Kees van der Pijl
International relations have traditionally been understood as the diplomatic engagement of states with each other, whether directly or via international organisations. This project takes a broader view by identifying and studying ‘modes of foreign relations’ – that is, all interactions between communities occupying separate spaces and considering each other as outsiders.
A specific ‘mode of foreign relations’ is defined by the way in which a community occupies a space, how it protects it, and by the broader nature of its exchanges with ‘others’. A new taxonomy of modes has thus been elaborated through the historical study of past systems of foreign relations. For example, the 1000-year long history of China’s dealings with nomads on the Inner Asian frontier might constitute an ‘imperial mode‘. By applying this typology to the contemporary world, analysts are, for example, better able to understand the complex relations in which the West finds itself entangled when it intervenes, peacefully or militarily, in non-Western societies.
The project has broadened the scope of historical materialism to include foreign relations. The Marxist legacy has focused on the notion of modes of production, revealing how capitalism is only one, historically transient form of economy, preceded and, at some point, to be superseded, by other modes. By applying the concept of ‘modes’ - historical, consistent patterns – to the sphere of foreign relations, this project demonstrates that inter-state relations are not the natural, but rather one historical and transient form of ‘foreign relations’.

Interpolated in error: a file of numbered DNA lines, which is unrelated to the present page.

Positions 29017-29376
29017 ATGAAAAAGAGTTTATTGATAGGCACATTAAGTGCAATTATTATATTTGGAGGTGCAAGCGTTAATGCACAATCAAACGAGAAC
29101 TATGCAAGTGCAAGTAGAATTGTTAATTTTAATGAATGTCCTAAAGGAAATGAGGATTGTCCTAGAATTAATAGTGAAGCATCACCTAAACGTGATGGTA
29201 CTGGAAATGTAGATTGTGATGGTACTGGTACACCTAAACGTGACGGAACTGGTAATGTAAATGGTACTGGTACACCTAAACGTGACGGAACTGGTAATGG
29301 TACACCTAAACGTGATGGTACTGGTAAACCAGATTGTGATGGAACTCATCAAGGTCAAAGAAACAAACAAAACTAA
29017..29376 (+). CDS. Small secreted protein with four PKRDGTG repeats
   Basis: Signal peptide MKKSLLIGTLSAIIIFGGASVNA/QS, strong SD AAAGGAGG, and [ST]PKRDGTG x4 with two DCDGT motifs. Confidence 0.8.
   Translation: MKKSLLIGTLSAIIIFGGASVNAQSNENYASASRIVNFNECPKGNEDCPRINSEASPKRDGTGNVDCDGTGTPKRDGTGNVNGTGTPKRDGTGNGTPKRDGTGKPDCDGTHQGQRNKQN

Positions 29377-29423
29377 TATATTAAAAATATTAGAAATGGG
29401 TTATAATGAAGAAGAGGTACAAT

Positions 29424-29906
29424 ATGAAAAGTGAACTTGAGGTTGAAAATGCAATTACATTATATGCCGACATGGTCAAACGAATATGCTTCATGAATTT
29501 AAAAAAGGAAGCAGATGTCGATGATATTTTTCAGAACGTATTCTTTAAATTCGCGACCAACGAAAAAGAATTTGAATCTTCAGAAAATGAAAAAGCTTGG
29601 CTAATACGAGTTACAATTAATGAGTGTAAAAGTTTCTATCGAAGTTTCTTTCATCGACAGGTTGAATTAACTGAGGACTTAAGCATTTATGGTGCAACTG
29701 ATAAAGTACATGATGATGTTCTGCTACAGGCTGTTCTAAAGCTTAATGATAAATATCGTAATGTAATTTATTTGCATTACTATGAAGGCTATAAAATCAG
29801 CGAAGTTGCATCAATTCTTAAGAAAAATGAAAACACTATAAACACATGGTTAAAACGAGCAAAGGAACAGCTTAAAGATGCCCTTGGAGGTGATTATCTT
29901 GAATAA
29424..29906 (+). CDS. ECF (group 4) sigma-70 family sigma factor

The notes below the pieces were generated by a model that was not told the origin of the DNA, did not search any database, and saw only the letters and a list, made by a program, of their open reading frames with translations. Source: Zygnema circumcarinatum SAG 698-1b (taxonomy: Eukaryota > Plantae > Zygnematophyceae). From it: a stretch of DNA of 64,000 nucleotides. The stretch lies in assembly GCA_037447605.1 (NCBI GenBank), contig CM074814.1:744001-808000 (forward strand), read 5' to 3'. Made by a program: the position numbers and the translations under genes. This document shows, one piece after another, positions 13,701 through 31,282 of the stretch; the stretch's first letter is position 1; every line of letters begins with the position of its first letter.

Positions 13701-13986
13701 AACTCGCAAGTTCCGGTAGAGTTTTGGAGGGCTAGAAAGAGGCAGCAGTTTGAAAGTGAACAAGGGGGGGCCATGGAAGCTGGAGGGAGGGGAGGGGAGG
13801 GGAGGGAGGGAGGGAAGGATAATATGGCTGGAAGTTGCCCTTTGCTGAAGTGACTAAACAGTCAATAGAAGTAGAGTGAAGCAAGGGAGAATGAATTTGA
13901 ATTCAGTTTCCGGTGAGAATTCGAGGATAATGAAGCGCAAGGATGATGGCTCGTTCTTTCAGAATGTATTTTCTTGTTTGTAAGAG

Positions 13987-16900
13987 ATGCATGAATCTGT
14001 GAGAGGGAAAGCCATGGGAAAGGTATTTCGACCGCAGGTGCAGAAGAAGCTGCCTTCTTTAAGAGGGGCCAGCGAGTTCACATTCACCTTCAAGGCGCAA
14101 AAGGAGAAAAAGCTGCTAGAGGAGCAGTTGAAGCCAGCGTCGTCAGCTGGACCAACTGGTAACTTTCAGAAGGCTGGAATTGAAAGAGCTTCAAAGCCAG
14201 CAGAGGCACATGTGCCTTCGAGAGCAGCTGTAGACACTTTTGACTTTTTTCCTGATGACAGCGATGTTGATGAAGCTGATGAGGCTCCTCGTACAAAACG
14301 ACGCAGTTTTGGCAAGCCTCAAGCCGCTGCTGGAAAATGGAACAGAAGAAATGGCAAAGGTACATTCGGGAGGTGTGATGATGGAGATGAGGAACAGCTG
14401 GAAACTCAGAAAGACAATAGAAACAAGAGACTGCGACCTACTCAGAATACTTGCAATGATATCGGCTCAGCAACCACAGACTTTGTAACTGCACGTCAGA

The project was supported by a Leverhulme Major Research Fellowship 2006-2009. It has benefited from doctoral research undertaken in Global Studies. Amongst others, Renk Özdemir has researched the Greek-Turkish population exchange of 1923, and Todd Scarth, supported by a Commonwealth Scholarship, has studied relations with Canadian ‘first nations’.
Nomads, Empires, States (vol. I of Modes of Foreign Relations and Political Economy) London: Pluto 2007 (Deutscher Memorial Prize 2008)
The Foreign Encounter in Myth and Religion (vol. II of Modes of Foreign Relations and Political Economy) London: Pluto 2010
Panoramic image courtesy of WorldofGood